When talking about the LSAT, and particularly when examining test results, I like to analogize the LSAT to a casino. Yes, there is the chance that you can go into the test and lose your shirt score-wise. However, what I’m really referring to is the somewhat random nature of the questions you encounter on the LSAT and how that can dramatically affect test takers.
The Test is a Gamble
The LSAT is a standardized test. While that means certain elements are consistently tested, norming protocols are used, and the test is administered in a similar way each time, the exact content of the LSAT varies from test to test. Of course, every student already knows this. Once you’ve seen a question on the LSAT, you won’t see that question again. What is more important is how the emphasis on each concept changes from test to test.
For example, two Logical Reasoning sections of the October 2012 LSAT contain conditional reasoning on 12 of the 50 questions. But, the LR sections of the December 2012 LSAT contained conditional reasoning in only 8 of 50 questions. This is where the casino effect comes in. If you are good at conditional reasoning, you want to see a test with more SN. But whether or not you get that is almost wholly up to chance. Sure, you’ll see some conditional reasoning on every LSAT, but certain LSATs emphasize those ideas far more than other LSATs. Get the test that is right for you and it can pay off big time.
This variance in concept testing isn’t limited to just Logical Reasoning, or conditional reasoning, of course. In Logic Games, some LSATs test Linear ideas more than Grouping, and on other LSATs that situation is reversed. While that may seem innocent enough, depending on your strengths and weaknesses it can have a significant impact on your final score. This is the essence of the LSAT casino. When you walk into an LSAT administration, you are placing your chips on the hope that the test will break right for you and play to your strengths. You can’t control that outcome any more than you can control a roulette wheel. But, as in a casino, some people come out big winners and others don’t.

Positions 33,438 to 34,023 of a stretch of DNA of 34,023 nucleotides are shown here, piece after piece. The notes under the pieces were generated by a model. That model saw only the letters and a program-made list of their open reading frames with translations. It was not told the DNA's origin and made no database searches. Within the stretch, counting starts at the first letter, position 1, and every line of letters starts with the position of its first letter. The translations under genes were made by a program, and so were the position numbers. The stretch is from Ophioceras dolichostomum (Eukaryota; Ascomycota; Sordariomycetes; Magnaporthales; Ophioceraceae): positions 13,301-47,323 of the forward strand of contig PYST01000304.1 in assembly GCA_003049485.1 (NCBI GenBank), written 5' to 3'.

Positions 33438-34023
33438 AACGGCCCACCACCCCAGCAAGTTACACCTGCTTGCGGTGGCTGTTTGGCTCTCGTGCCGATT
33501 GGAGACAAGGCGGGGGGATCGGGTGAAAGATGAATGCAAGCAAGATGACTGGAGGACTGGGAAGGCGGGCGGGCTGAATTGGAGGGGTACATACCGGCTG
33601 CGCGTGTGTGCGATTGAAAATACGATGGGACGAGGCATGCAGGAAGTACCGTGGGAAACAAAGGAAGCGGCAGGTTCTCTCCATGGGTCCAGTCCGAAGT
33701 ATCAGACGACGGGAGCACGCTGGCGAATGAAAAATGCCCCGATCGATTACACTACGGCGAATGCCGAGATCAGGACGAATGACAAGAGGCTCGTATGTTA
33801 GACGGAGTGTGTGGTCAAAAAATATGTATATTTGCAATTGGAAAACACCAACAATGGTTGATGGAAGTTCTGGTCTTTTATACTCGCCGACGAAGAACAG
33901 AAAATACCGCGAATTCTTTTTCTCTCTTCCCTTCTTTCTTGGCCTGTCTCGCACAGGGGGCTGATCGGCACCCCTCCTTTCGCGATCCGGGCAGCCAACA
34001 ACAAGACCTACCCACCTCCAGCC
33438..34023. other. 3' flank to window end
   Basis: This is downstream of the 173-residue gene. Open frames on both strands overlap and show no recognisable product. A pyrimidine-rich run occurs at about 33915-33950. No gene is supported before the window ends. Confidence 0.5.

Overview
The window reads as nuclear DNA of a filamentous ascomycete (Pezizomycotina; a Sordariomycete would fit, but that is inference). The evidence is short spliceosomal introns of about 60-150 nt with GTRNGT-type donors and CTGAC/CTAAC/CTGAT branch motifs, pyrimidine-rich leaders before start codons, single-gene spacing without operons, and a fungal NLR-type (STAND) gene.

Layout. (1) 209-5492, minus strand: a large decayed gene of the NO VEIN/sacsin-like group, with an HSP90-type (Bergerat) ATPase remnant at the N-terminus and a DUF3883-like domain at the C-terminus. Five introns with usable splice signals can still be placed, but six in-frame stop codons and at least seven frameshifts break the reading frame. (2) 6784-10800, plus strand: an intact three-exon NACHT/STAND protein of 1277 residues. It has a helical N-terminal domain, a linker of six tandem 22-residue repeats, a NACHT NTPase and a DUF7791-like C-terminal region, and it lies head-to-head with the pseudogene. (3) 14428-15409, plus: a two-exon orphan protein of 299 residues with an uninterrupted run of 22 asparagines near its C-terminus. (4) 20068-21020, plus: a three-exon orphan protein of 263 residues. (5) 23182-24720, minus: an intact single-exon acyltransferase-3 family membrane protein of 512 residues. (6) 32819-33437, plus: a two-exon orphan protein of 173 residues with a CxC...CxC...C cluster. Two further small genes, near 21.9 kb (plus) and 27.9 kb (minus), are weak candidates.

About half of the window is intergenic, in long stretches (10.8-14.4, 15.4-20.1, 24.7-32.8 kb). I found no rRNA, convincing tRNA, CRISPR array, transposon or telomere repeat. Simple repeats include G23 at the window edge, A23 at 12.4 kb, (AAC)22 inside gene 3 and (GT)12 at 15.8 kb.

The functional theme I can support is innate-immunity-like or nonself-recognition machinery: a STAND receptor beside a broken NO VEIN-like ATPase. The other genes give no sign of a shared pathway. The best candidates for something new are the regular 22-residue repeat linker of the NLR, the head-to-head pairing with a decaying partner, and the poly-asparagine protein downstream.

But You Still Have Control
However, don’t take this to mean that the entire test is chance and you have no control over your results. The composition of each LSAT is out of your control. What is within your control is the strengths and weaknesses you have. You can fix and improve these. If you know you have a weakness in, say, Grouping games. To offset the casino effect, work as hard as possible on them in order to eliminate that weakness. The ultimate goal is to be a player who has no weaknesses. In other words, you need to be a gambler who is good at every game in the casino. Don’t feel confident finding and improving your weaknesses on your own? Consider hiring a tutor that can design a study plan that targets your weaknesses.
There is another benefit of understanding the LSAT casino concept. Examining your practice test scores and understanding why your scores move up or down from test to test is important. Some students take several practice tests in a short period and are stumped at why scores varied across tests. Sure, that sometimes occurs because you run into a difficult section or Logic Game. But it also occurs because the casino effect is in play. Some tests are simply better for you, resulting in a higher score. Others will unfortunately be worse… and we all know what that means.
In the end, when you see a slight score drop on a single test after you’ve been practicing for a while, take it in stride and realize that perhaps you were dealt a bad hand at the LSAT table. Regroup and work on the areas that troubled you. Hopefully when it comes time for the real thing, you will walk out a big winner.